There is very rare of a servant in all among crores;
All else are only traders.
(Guru Granth Sahib, p.495)
One who accepts as Master wills;
That servant is honoured in His court.
(Guru Granth Sahib, p.661)
One who serVes under compulsion, it is a neither virtue nor service.
Nanak says: if we serve with pleasure, (then) it is real act (of service).
(Guru Granth Sahib, p.787)
SHAASTRA: InHinduism, it means scriptures that teaches and explains
philosophical code for life. Normally it refers to Upanishadas, which are
18 innumber.
SHABAD: Literally: the Word. In the context of Guru Granth Sahib,
Shabad(Gllrbtulni is revelation, hence the Word ofGod) is a general
termused for all the Sikhhymns.
SHABADGURU: FromGuruNanakSahibto GuruGobind SinghSahib,
the Sikhs had ten masters through whom God revealed Shabad. On
October 6, 1708, Guru GobindSinghSahib stopped the chainofhuman
Guru and asked the Sikhs to seek instJ:uctions from Guru Granth Sahib
220
(which contained all the message revealed to Guru Sahib by God) i.e
Shabad. As Shabad is revelation, it is man's direct contact with God.
In Sikhism, Shabadas Gurudid not begin fromOctober 6, 1708.
EvenGwuNanak Sahibhadproclaimedthat Shabadwas his (GwuNanak
Sahib's) Guru (Guru Granth Sahib, pp. 635, 943). GuruRamDas Sahib
further explained that Shabad(Boom) is Guru and Guru (his sayings) is
Shabad(Guru Granth Sahib, pp. 982, 1309). In Sikhism, philosophy is
everything and Guru Sahib, through whomGod gave the Shabad, are to
be respected, but it is onlythe Shabadthat matters.
SHABADHAZAARE: ShabadHazare is a name given to four Shabads
(stanzas) written by Guru Arjan Sahib. Hazaare means prominent or
special. Some writers have wronglyassociated these four Shabads with
GuruArjan Sahib's emotional reactionto his temporary separationfrom
his father Guru RamDas Sahib.
SHABADAARATH: See: Guru Granth Sahib Darpan.
SHAHEED: Literally: one, who is evidence (ofsacrifice for faith). Inother
words one who is quoted as example ofsacrifice for faith. Shaheedis a
person who laidone's life for the preservationofone's faithor for Dharma
(Righteousness). Similarly, those who are killed during the struggle for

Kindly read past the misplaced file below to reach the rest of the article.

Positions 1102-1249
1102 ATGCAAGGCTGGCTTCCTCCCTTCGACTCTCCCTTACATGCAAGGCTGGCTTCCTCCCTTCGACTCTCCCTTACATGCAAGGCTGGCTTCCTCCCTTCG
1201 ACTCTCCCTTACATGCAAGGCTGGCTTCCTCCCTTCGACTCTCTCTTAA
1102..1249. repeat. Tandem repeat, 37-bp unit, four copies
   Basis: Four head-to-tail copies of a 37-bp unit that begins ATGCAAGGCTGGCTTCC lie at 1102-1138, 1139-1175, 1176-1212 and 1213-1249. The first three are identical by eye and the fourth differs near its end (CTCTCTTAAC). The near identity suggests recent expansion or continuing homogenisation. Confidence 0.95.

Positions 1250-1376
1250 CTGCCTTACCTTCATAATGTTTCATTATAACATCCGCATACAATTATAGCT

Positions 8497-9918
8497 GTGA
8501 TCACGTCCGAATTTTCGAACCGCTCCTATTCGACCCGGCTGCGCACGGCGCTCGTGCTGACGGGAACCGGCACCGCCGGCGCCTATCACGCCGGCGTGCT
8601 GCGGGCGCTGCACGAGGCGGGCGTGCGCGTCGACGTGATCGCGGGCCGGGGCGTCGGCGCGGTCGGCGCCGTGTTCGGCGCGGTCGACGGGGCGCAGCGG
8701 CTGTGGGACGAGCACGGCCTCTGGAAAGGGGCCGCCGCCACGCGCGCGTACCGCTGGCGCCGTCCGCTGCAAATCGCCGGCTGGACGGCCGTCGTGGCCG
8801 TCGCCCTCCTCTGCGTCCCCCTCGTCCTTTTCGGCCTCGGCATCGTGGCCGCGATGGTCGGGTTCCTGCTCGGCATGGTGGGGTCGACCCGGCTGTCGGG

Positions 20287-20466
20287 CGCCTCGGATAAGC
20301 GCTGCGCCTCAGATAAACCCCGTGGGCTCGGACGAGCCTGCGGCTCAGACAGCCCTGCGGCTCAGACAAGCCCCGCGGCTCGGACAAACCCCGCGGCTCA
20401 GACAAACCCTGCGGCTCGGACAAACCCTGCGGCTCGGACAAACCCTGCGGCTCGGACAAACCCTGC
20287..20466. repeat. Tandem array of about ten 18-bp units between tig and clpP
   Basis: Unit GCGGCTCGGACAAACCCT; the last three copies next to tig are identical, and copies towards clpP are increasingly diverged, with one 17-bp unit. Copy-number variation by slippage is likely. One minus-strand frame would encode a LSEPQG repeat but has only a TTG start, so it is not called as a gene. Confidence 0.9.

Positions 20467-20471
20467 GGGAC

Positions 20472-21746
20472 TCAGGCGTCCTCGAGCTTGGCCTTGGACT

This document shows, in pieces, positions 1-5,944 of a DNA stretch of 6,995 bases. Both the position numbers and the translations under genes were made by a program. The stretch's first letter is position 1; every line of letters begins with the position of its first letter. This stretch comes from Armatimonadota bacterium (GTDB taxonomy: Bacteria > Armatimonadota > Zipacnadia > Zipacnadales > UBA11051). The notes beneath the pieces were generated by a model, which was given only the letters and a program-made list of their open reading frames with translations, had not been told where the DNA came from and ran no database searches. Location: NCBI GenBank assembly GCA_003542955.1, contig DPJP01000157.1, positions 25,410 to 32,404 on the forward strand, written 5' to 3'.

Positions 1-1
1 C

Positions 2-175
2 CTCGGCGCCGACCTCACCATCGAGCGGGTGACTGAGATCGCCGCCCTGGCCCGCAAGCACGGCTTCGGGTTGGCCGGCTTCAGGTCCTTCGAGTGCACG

preservation oftheir identityandentityare also calledShaheed. The Sikh
nation is one ofthose who have been most persecuted, throughout the
world history, probably equal or second to the Jews. The difference
between the both is subtle. The Jews had been tortured and killed. The
Sikhs had beenofferedto choose between"fmth and life" and all the Sikh
men, womenand childrenchose faith.. Three ofthe TenGwu Sahib(Guru
Arjan Sahib, Guru Tegh Bahadur Sahib and Guru Gobind Singh Sahib)
became martyrs. Since 1606 (till 2004), hundreds ofthousands ofthe
Sikhs havedied for their faith. The most heinous andWlSpCakable atrocities
and savage killings ofthe Sikhs were hitherto (and evennow) unknown to
the history of the world. The atrocities committed on the Sikhs by
Farukhsiyar, Mir Muin-ul-Mullik (Mir Mannu), Lakhpat Rai, Zakaria
Khan, Ahmed Shah Durrani, Indira Gandhi, Rajiv Gandhi, Beant Singh,
221
K.P.Gill etc. have pushed the most fascist rulers ofthe world into shame
and shade.
SHAHEED BILAAS: Awork by Bhai Sewa Singh (son ofBhai Kesar
SinghBhatt, ofBhadson; direct inline fromBhai BhikhaBhatt) written in
1803. It is the biography and genealogy of Bhai Mani Singh, his
. predecessors and successors. This work mentions the contribution and
the sacrifices made by this family for the Sikhnation. Bhai Mula Pannar
(sonofBhai Rao andgrandsonofBhai Chaharh), resident ofvillageAlipur
(district Muzaffargarh, Pakistan), ofthis family, was the first tojoin the
Sikh faith at the time ofGuru AIjan Sahib. Probably Bhai Nanu (son of
Bhai Mula) was the first martyr ofthis family, whoembraced martyrdom
inthe battleofRuhila, onOctober 3, 1621. Bhai Ballu, the brother ofBhai
Nanu, embraced martyrdomin the battle ofAmritsar (April 13, 1634).
Bhai Mai Das (father ofBhai Mani Singh) was the son ofBhai Ballu.
More than 51 members ofthis family embracedmartyrdominthe Sikhs'
struggle fot sovereignty. ShaheedBilaas was edited and published by
Giani Garja Singh(1904-77) in 1961.
SHARAADH: Litemlly: an activity done withShardha (faith/devotion).
InHinduism, it means a ritual performed inthe memoryofthe deceased
parents or some other relatives. Alms giving, feeding the Brahmins (the
Hindupriestly class) and beggars etc. are a part ofthis ritual. The Hindus
believe that the food given in charity, during Sharaadh ceremony, shall
reach their deceased forefathers/relatives. Sikhismrejects this ritual as
hypocrisy. ASikh is supposedto look after hisIher parents when they are
alive, Generally, people do not take care ofhislher parents when they
were alive, but after their death Saraadhs are observed which is sheer
hypocrisy. ASikh is forbidden to observe such-like rituals. It is intriguing
that some Hindus observe Sharaadh even ofGuru Nanak Sahib:
Those who don't serve their forefathers when alive,
They celebrate (giving food for them) after they die.
How the poor forefathers can get, the crows and dogs eat (their
food). .
(Guru Granth Sahib, p,332)
222
Pandit rolls and eats up rice,
One roll in the name of gods,
(And) one roll in the name of ancestors.
Nanak says, "Let there be a roll ofhis Grace, it will never exhaust."
(Guru Granth Sahib, p.358)
SHARIAT: It is the Muslimreligious code. It has five components: to read
Ka/maa (a stanza meaning Mohammed is the prophet ofGod), to go to
Mecca for pilgrimage, to give Zakaat (charity of2.5%ofone's wealth),
to undertake fast during the month of Ramzaan, and, to pray for five
times a day.
SHARING WITH OTHERS: Vand Chhakana (sharing with others) is
one ofthe cardinal principles ofSikhism. ASikhhas anobligationto share
one's earning and wealth withthe poor and the'needy. Sikhismis a socio-
spiritual philosophy. The SikhinstitutionofDaswandhandto some extent